FORECOURT sites with convenience stores have a major opportunity to achieve commercial success in the coming years but only if their operators know the market well, says Ian Daniels, business development controller at specialist wholesaler Palmer & Harvey.
Quoting IGD Research, he said forecourt convenience stores make up the fourth-largest channel in the £35.6bn convenience market with 11.2% of the market
He sees the key drivers of growth in forecourt stores at the moment as:
• bespoke solutions for ranging, supply and marketing that have enabled affiliated independents to face up to competition
• developments in fresh food and food to go
• improved operational standards especially with regard to customer toilets
• changes in shopping behaviour.
But even though behaviour has changed in recent years, forecourt shoppers can still be grouped by three profiles, he said.
One group buys only fuel, a second group buys both fuel and grocery and others just purchase shop items. Forecourt operators must ensure they are communicating with each group to boost sales, he said.
Daniels recognised challenges and opportunities ahead for forecourts.
“A recent report from IGD states that the forecourt market is beginning to stabilise after a period of restructuring; however sales are down 3.7% and the IGD estimate for the number of convenience forecourt stores shows a decrease of 5.2% to 7,537, excluding joint ventures,” he said.
Increased costs of motoring leading to improved efficiency of cars and consumers switching to diesel have all decreased the frequency of full fill-ups. And those factors are putting pressure on forecourt operators to demonstrate value and to encourage a wider range and greater frequency of shopping trips from customers.
Forecourt operators can overcome some of the challenges and satisfy the needs of their customers by making small changes or additions to their facilities, he suggested. For example, introducing services such as cash machines, parcel pick-up, or click and collect functions, will help customers feel more inclined to visit and, ultimately, spend money.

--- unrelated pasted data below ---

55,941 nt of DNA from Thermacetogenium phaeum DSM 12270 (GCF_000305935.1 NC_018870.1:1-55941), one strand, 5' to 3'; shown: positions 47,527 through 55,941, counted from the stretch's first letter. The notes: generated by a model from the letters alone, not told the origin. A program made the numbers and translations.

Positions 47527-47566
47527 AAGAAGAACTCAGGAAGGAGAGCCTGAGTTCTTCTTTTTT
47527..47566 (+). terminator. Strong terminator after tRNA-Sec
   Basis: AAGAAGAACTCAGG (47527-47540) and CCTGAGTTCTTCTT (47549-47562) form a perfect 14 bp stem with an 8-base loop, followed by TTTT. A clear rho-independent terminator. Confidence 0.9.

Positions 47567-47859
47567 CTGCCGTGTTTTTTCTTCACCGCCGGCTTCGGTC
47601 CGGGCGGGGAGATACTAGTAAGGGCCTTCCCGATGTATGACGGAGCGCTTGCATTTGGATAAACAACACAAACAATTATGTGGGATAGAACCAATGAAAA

Forecourts on truck routes should tailor the forecourt facilities to the needs of the truck driver. Food service and fast food options should be preferred to full convenience formats. Providing the facility to park, dwell and wash is likely to be welcomed by truck drivers too.
Forecourts with both a fuel and grocery facility should make parking available to ensure the forecourt does not get congested with the vehicles of those people spending time in store. Fuel sales very important and a congested forecourt will put many customers off.
Palmer & Harvey offers profiling of a forecourt’s customers and its competition to help the forecourt business tailor its range to meet customer demand, he said. It also prepares appropriate planograms for forecourts.
In smaller convenience store formats, which are still in the majority, retail solutions such as day-part merchandising and seasonal planograms can help retailers to maximise sales and improve stock levels in store. Day-part retailing encourages nearly 60% of shoppers to buy more and visit a store more frequently and according to recent HIM research 79% of convenience store shoppers want associated products to be merchandised together, Daniels said.